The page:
From early computers, to wartime inventions, the beginnings of the internet and beyond. Women have always been innovators in technology and science breaking down barriers in the process.
In honour of International Women's Day, I've chosen to highlight the women who inspire and influence me. Over the next couple of weeks, I'll be showcasing ten women who #ChooseToChallenge, open doors for others, and have changed the world.
The next woman in my series is computer scientist Karen Spärck Jones. Karen specialised in natural language processing and inverse document frequency since the 1960s. This research formed the technology that powers the search engines we use today.
Her work extended to teaching and elevating women in computer science. She mentored PhD students, spoke at the first Grace Hopper Conference, and set standards for work in the natural language processing field.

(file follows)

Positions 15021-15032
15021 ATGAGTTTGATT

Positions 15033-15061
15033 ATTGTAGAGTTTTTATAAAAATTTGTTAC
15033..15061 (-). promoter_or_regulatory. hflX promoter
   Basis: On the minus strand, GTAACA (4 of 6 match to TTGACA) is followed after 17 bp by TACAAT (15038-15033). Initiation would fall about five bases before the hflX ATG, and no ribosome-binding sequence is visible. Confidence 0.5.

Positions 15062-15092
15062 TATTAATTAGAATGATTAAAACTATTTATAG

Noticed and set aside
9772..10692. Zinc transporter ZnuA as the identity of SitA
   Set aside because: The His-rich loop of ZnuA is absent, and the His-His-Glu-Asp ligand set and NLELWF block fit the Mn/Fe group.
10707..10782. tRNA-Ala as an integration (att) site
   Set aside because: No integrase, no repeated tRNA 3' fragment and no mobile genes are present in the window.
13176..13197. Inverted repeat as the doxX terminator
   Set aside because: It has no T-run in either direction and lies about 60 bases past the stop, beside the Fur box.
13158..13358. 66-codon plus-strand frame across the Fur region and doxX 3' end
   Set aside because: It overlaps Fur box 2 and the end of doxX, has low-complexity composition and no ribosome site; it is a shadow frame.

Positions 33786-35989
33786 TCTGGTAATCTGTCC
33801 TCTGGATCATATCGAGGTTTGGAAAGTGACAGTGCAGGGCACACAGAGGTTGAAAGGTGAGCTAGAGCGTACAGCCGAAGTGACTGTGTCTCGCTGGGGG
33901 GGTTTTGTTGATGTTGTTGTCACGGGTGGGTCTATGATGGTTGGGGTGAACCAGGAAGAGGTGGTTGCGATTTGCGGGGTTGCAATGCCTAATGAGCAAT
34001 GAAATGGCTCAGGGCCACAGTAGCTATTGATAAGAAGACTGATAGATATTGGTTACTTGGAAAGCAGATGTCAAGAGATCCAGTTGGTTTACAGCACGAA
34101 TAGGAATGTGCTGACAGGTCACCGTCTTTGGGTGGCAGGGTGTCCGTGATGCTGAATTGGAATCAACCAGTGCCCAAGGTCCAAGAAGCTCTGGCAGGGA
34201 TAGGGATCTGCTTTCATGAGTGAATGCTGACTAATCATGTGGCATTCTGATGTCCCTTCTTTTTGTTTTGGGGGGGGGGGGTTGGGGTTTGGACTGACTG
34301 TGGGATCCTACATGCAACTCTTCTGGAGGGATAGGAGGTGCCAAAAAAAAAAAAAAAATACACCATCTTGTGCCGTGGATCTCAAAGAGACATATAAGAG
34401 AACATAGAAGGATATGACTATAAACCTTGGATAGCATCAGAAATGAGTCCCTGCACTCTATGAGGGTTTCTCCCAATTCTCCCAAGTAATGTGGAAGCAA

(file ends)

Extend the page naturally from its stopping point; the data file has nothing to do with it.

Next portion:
Her research was recognised by the American Society for Information Science and Technology, the Association for Computational Linguistics, the American Association for Artificial Intelligence among many others.
“I think women bring a different perspective to computing, they are more thoughtful and less inclined to go straight for technical fixes. My belief is that, intellectually, computer science is fascinating - you're trying to make things that don't exist.”
- Geek Feminism profile
- A week of Women in STEM: Karen Spärck Jones
- Why SEOs should get to know Karen Spärck Jones, the originator of search engine algorithms
Image: University of Cambridge